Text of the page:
Do you ever have those blast-from-the-past moments that catch you completely off-guard and cause you to flit from one memory to another like a jittery pinball? Well that happened to me in a big way last week when someone used the phrase “lucky seven” in conversation. Two innocuous words we’ve probably all heard before, but for me, they bring up images of a big white rabbit, hitching a ride in the back of a truck full of cabbages.
If that means nothing to you, here it is more plainly: I immediately picture the video and hear the music for “Lucky Seven Sampson,” one of my all-time favorite Schoolhouse Rock songs. Seven was always my number, and man could I say my multiplication table sevens backwards and forwards after watching this video about a hundred times.
Of course, Lucky Seven Sampson got me thinking about all of the other great videos that Schoolhouse Rock produced, and I naturally fell down that slippery slope and had to watch them all. (I was about thirty seconds into my educational jam session before Spencer put on headphones.) It was a difficult task because these videos are seriously entertaining and actually really educational, but I think I’ve come up with a list of the ones that I loved the most as a kid and still love as an adult.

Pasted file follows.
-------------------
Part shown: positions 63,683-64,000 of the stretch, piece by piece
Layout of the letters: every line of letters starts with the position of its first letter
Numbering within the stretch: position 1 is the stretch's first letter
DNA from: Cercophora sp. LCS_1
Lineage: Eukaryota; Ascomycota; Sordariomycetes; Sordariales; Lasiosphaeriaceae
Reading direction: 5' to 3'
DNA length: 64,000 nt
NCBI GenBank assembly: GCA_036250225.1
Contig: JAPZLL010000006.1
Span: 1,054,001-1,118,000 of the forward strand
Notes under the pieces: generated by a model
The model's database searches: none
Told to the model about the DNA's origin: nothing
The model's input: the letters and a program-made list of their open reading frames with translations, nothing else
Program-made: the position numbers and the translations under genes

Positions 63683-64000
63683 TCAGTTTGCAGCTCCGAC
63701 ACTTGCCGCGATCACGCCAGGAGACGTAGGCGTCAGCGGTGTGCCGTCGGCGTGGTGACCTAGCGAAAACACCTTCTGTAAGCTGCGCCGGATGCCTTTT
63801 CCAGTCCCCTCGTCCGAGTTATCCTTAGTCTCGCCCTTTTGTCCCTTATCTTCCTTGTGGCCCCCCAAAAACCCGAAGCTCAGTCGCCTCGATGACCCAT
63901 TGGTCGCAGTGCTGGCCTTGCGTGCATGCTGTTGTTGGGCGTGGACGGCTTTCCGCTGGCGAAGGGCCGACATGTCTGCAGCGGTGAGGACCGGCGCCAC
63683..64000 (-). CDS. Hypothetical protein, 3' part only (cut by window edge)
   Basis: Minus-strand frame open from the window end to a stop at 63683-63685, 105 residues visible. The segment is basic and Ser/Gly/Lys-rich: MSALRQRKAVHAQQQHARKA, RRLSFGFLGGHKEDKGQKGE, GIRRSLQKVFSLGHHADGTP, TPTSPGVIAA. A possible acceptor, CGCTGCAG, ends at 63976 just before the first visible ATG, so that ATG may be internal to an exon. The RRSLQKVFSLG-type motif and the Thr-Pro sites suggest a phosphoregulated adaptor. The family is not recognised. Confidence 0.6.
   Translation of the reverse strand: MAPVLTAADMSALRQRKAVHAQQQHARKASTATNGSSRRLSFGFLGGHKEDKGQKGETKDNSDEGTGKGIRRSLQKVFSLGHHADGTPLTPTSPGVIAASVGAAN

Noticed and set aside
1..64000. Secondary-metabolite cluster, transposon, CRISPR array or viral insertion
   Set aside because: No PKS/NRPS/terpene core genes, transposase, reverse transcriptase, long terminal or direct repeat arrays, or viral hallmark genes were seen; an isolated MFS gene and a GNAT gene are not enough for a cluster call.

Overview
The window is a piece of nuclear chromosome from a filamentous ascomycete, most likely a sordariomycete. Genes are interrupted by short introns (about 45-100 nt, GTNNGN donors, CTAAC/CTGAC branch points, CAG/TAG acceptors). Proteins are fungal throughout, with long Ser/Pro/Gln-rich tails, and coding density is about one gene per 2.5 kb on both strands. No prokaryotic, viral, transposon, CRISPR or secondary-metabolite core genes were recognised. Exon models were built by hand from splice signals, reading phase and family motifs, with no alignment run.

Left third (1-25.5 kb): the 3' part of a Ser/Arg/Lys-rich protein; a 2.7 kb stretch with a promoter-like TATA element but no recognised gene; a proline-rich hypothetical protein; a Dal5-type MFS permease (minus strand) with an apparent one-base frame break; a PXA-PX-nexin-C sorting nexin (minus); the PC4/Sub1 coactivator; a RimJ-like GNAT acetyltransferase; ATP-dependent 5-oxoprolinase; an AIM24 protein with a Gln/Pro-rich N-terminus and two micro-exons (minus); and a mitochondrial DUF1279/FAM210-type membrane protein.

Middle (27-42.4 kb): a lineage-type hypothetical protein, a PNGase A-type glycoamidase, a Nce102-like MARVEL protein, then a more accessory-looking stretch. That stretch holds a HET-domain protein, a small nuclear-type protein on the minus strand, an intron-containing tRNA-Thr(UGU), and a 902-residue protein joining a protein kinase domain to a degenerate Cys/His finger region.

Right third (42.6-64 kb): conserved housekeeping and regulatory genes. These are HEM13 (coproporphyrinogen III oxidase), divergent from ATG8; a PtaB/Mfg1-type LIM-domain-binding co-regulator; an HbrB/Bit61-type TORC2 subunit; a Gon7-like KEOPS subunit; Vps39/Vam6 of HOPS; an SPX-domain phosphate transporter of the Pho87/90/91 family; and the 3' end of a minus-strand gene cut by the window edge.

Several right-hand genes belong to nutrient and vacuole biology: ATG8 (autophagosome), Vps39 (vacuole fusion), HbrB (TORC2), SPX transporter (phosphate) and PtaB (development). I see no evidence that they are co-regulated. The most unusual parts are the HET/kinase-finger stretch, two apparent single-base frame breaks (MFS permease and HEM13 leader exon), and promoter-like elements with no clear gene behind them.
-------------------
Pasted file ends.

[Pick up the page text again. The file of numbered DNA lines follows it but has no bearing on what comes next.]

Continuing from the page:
So here are seven more Schoolhouse Rock songs that are guaranteed to transport you right back to elementary school. (And they’ll probably be stuck in your head for the rest of the week. You’re welcome.)
No More Kings
Lolly, Lolly, Lolly Get Your Adverbs Here
$7.50 Once a Week
The Great American Melting Pot
Rufus Xavier Sarsaparilla
Sufferin’ ’til Suffrage
And because I couldn’t help myself, here’s an honorable mention from Schoolhouse Rock’s most recent selection of videos. Did anyone else know that they created a whole bunch of environmental videos in 2009? This one isn’t very good, but I have to give them props for trying to appeal to their current audience. Who doesn’t love a rapping walrus?
Save the Ocean
Are any of these Schoolhouse Rock videos on your favorites list? Did you watch these in the classroom, or could you catch them between Saturday morning cartoons?